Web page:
The Importance of the Gut Microbiome and 5 Ways You Can Keep It Healthy
Updated: May 7, 2020
There's a saying in naturopathic medicine to "treat the gut." We know how important it is to make sure digestion and elimination are happening effectively because gut health affects how the rest of the body functions. This is why NDs so often talk about beneficial bacteria, probiotics, fiber, and a healthy diet and why if you go to see one they will almost always ask you about your digestion.
There's been a lot of research lately about how the beneficial bacteria affect our overall health. The benefits don't just pertain to the digestive system, they are whole body benefits. In this post I'll discuss what the microbiome is, what it does for us and how to take care of it so it takes care of you.
What Is the Gut Microbiome?
The microbiome are all the bacteria, good and bad, that live on and in your body. You have many different species of bacteria that live on your skin and in your mouth, lungs, stomach, intestines, and bladder. They are everywhere and we have more bacteria than we have cells in our body!
The type of bacteria differ depending on where they're located and what the environment is like. For instance, you have bacteria in the stomach that can withstand the acidic environment and bacteria in the colon that don't need oxygen to thrive.
We get our bacteria from our mother when we're born. A baby's microbiome starts out mostly like mom's and gradually changes as they get older depending on what they eat, whether they are breastfed and what they encounter in their life. Babies born via C-section start out with bacteria mostly from the skin of those who deliver and care for them. Research is now showing that this initial bacterial exposure can put children at risk for or protect them against diseases later in life such as asthma, allergies, autoimmune disease and digestive diseases like Crohn's.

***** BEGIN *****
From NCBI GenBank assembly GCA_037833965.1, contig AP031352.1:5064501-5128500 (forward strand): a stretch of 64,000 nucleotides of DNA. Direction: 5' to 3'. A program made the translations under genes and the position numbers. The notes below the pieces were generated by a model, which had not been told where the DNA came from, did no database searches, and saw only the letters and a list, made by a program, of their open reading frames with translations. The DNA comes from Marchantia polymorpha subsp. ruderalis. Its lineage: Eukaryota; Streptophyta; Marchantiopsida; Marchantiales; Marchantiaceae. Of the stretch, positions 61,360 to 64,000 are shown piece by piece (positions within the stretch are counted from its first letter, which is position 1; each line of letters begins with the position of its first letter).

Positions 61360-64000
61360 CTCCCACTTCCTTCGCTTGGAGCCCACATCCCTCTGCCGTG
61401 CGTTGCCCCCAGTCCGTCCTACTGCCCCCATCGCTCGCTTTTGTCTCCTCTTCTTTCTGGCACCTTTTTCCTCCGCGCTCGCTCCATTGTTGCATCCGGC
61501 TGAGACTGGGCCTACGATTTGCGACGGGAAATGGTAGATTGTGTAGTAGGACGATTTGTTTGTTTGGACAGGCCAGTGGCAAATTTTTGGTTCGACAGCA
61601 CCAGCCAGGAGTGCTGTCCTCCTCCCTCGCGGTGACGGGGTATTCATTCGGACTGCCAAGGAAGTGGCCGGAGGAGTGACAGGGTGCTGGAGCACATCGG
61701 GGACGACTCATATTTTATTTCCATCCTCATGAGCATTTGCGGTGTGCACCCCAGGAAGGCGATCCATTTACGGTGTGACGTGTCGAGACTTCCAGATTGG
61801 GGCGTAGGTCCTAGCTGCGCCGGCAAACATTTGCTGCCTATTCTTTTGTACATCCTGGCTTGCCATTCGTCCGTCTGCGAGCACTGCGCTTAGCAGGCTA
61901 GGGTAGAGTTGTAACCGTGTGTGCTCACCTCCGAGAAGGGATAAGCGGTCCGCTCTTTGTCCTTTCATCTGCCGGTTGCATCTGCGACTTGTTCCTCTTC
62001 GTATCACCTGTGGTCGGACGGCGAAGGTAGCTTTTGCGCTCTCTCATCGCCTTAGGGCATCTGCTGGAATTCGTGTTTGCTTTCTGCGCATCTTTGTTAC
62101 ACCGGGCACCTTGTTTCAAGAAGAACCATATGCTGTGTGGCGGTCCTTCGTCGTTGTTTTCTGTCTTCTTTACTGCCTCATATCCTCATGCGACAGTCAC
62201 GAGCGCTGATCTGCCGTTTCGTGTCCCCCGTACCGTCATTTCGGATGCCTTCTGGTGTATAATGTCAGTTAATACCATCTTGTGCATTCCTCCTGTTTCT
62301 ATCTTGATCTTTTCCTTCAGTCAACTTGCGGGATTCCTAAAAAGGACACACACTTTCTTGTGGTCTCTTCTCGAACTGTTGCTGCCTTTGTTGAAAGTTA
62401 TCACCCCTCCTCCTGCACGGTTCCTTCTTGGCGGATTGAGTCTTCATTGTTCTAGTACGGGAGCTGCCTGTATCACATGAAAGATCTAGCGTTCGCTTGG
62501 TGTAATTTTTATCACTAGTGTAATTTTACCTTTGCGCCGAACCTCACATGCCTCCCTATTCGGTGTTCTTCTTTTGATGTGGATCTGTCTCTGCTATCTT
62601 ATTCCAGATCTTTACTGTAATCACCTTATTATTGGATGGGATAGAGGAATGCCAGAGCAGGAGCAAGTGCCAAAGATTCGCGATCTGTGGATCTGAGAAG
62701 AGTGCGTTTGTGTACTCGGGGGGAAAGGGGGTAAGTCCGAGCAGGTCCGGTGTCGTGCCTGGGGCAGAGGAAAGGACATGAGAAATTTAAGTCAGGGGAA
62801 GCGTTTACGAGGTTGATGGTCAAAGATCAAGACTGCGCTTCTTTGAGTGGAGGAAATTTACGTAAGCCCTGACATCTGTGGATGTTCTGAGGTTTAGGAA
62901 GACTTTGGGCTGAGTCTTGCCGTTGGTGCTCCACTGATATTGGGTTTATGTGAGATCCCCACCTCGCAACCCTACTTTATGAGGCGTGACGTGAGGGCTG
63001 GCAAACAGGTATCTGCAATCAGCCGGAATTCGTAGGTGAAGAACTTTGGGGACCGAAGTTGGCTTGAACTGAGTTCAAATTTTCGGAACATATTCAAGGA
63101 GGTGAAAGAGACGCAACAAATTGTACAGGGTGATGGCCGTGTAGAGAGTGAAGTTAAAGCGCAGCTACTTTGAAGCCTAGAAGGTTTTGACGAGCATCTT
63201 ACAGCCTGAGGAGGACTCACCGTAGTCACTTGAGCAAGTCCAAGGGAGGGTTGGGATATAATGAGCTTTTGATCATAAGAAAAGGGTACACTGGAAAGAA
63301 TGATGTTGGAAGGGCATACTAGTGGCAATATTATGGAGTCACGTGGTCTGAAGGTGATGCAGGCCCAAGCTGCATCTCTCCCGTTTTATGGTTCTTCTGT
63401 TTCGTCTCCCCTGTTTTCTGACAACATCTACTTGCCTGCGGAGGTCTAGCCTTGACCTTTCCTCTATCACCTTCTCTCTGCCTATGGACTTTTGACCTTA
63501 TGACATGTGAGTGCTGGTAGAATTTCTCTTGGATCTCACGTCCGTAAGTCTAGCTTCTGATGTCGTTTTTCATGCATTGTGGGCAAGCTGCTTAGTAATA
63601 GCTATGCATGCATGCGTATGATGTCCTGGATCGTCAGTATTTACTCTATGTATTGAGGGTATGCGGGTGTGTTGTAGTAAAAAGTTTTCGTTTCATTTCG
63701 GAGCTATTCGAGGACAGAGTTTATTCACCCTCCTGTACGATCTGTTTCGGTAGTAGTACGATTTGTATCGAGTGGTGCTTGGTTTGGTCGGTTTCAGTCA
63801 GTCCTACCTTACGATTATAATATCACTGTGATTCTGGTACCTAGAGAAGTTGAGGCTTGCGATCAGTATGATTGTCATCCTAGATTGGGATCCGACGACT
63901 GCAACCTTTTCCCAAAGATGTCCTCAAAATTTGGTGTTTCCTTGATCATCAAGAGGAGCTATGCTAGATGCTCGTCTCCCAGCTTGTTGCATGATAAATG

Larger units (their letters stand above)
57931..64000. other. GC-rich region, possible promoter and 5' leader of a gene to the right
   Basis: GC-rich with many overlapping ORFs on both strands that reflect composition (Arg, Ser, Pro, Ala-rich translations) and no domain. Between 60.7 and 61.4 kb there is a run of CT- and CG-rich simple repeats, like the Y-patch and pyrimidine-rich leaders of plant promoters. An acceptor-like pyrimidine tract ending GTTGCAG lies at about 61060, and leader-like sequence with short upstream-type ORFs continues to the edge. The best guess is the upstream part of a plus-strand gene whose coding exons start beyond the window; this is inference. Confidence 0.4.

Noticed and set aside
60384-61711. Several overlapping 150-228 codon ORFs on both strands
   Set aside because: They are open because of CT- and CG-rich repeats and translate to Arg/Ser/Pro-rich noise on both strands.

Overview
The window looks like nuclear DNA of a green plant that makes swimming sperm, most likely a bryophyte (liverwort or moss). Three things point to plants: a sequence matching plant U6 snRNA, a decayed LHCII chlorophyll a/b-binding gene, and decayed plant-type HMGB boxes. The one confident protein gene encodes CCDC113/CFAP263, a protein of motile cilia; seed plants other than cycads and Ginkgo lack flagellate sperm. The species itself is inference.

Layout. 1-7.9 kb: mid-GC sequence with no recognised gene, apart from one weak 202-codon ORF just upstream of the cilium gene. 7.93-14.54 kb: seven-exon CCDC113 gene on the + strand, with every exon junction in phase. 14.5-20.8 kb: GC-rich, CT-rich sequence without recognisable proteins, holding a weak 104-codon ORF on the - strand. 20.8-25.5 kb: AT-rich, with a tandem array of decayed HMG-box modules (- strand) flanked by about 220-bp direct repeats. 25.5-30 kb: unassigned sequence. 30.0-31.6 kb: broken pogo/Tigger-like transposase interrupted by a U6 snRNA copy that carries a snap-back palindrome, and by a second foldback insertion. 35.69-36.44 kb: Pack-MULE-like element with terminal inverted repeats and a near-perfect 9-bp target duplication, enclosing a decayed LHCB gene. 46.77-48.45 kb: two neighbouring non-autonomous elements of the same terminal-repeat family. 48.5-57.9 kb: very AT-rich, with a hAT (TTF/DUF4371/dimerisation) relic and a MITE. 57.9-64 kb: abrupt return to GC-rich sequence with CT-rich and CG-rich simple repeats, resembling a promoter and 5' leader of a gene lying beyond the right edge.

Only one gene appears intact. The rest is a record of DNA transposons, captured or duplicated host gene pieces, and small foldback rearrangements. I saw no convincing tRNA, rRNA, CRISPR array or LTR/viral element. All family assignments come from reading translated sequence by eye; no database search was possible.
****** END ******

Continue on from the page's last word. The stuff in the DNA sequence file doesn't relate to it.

What Does It Do and Why Is It Important?
Now that you know what the microbiome is you may be wondering what it does for you. It does many different things from making nutrients, influencing the immune system, controlling weight, regulating mood and keeping bones strong and healthy.
Makes food for the intestinal cells - beneficial bacteria ferment fiber from the diet into short chain fatty acids that provide nutrition for the intestinal cells. This promotes good colon health and may prevent cancer. These fatty acids are also involved in regulating the immune cells and in maintaining good bone health.
Makes vitamins and nutrients for us - We don't have the enzymes needed to digest some plant-based carbohydrates we eat in our diets, but the bacteria do. They break down indigestible carbohydrates and make vitamins B12, K, and folic acid. They also make amino acids, which are building blocks for protein, that we are unable to make ourselves.
Keeps the immune system under control - when we're young our immune system has to be trained to attack harmful microbes and leave our own cells alone. Helpful bacteria assist in this training and in controlling our immune T-cells that regulate inflammation levels. This is why when our microbial balance is thrown off, immune issues like autoimmunity, allergies and asthma tend to develop. The microbiome also helps to reduce circulation of older immune cells that tend to cause damage and inflammation.
Controls weight - Studies have found that the microbiome differs in those who are overweight versus those who are lean. The bacteria present in obese individuals has the ability to extract more calories and energy from food, resulting in more fat storage and weight gain.